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49ers’ Marquise Goodwin cites relationship with formerly incarcerated father as reason for continued protest

Marquise Goodwin captured the attention of NFL fans and the nation as a whole after an emotional performance in the 49ers’ lone win of the season. Hours removed from his infant son’s death at childbirth, Goodwin scored on an 83-yard touchdown pass before later throwing a crushing block on Garrett Celek’s 47-yard catch-and-run score.

Goodwin’s highlight-reel plays combined with the tragedy of his son led him to instant fan-favorite status among 49ers faithful (and media alike, to be fair). But what many may not know Goodwin for (yet), is the fact that he has been right alongside the outspoken Eric Reid all season long, taking a knee during the playing of the national anthem before each 49ers game this season.

Many around the league have mimicked the gesture started by Colin Kaepernick to kneel during the national anthem before NFL games as a way to protest police brutality and social injustice against minorities in America. Goodwin certainly agrees with the premise. However, when he takes his knee, he’s also doing it for a deep-seeded, personal reason, thinking of one man in particular. He thinks of a homeless man struggling with mental illness, roaming the streets of Dallas.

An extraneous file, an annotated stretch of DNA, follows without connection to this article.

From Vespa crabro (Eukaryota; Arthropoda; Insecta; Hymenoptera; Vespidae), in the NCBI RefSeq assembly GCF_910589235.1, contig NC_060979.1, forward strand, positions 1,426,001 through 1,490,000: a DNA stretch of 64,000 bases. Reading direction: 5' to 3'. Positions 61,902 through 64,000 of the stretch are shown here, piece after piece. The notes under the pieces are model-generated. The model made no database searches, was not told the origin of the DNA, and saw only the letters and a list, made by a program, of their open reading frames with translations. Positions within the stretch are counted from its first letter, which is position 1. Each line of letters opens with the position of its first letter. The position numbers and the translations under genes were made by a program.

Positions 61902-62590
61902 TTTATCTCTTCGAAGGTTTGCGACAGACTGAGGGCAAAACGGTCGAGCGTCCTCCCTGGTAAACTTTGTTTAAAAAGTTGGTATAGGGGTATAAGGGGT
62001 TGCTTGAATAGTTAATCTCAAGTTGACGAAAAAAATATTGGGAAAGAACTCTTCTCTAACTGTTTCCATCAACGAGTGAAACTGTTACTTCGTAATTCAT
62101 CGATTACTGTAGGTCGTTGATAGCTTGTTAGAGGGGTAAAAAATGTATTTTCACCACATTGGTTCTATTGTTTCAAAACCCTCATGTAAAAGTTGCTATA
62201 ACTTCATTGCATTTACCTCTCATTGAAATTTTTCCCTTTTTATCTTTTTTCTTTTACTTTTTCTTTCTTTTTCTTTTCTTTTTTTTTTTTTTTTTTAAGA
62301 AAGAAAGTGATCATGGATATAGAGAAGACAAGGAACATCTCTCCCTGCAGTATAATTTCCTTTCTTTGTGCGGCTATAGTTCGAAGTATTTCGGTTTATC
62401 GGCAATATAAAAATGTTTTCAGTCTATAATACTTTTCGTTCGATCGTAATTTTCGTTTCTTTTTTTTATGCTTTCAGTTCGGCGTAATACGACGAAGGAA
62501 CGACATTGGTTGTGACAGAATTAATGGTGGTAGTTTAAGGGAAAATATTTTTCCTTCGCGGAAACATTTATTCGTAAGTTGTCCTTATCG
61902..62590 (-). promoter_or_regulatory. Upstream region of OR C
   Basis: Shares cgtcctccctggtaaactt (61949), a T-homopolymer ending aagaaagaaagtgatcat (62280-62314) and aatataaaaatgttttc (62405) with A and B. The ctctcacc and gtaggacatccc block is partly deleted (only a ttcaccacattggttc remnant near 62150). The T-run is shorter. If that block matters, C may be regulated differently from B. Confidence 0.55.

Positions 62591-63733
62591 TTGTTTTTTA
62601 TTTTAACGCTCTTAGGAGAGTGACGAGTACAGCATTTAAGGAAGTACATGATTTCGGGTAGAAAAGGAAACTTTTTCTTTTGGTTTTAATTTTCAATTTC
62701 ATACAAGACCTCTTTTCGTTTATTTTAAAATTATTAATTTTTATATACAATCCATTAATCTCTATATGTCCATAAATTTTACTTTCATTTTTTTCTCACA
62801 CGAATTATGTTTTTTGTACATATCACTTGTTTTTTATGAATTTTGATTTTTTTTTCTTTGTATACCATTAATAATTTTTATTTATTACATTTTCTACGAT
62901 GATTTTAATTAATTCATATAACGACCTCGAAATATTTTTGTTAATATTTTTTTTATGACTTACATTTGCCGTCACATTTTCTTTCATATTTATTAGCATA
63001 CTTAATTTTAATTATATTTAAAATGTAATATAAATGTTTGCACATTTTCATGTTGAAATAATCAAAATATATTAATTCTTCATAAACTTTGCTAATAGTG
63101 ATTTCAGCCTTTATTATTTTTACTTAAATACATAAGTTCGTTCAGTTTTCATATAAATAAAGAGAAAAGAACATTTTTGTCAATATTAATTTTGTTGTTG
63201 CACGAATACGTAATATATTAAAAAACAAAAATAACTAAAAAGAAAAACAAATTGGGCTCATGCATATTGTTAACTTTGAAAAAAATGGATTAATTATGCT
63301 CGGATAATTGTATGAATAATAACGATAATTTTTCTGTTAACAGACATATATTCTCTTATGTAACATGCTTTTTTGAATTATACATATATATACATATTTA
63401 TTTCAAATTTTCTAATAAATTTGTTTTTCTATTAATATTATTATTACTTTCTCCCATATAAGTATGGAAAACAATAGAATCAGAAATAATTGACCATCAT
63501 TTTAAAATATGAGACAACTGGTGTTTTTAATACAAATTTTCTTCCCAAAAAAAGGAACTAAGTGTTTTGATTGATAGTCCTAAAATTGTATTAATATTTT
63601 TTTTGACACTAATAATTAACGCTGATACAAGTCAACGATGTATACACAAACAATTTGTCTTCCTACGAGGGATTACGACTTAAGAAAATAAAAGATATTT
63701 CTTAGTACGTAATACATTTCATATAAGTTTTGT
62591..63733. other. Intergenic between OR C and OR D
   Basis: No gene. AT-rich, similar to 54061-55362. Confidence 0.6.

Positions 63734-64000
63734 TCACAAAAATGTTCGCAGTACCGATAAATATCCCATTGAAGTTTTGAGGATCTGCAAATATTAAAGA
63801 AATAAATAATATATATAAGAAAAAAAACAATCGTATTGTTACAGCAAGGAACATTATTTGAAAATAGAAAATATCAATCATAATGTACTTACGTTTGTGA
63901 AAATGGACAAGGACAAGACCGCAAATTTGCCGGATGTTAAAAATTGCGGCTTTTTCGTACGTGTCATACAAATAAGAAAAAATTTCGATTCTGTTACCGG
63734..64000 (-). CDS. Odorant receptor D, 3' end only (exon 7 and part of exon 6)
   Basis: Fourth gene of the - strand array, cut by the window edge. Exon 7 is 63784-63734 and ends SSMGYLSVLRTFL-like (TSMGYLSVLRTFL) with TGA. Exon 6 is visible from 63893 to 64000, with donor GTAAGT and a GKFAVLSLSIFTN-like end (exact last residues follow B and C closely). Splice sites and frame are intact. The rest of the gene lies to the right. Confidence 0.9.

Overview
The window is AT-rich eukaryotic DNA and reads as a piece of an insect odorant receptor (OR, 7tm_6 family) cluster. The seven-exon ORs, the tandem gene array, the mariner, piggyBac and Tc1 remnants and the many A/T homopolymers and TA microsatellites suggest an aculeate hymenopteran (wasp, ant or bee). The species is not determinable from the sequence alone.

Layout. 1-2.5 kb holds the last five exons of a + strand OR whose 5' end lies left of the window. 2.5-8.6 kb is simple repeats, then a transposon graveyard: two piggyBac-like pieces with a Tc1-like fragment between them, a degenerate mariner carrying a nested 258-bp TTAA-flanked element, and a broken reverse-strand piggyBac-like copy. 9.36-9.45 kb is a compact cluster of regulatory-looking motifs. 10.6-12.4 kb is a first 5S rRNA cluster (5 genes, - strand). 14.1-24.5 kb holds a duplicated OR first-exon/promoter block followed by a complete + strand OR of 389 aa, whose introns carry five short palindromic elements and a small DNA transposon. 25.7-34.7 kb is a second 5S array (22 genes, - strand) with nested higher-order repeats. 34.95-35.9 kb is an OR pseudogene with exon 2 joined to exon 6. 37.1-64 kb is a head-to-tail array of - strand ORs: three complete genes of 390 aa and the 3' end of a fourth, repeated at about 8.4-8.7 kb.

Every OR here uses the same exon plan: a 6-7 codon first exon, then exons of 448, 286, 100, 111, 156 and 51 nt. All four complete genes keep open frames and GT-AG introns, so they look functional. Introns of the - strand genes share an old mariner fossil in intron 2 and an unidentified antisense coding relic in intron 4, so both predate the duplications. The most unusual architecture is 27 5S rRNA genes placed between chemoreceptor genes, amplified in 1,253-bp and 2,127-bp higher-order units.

Goodwin thinks of his father.

Accused of a murder he didn’t commit, Goodwin’s dad spent two years in prison before he was finally exonerated. At the time of his release, Goodwin’s family barely recognized him. Goodwin- who wants to keep to his dad’s name and the details of his arrest a secret out of respect- said his father was in the wrong place at the wrong time.

Goodwin sees his father’s sad plight as a microcosm of what’s happening in the American criminal justice system today. Incarceration rates for African American men are much higher than for whites, for example. A 2012 study, “Imprisonment Penalty for Young Black and Hispanic Males” published by Sage, examined statistics from 1980 to 2008 and found that Hispanics and blacks receive longer sentences for the same or lesser offenses on average than white offenders with equal or greater criminal records.

Bringing awareness to the inequities of the criminal justice system is one of the many reasons for the current player protests. As Eric Reid puts it, the best characterization of the protest is systemic oppression.

Obviously no stranger to tragedy, when speaking about his father, Goodwin admitted to having goosebumps on his arms.

“I stand for people who cannot be heard, I have a platform where millions, billions of people watch,” Goodwin said. “It’s the opportunity I have to reach a large amount of people in a simple way.”

Goodwin might have more of a platform now after he and his family became a national story on Sunday. He hopes to steer that attention to his Christian faith and to the injustice that visited his family in a very personal way.


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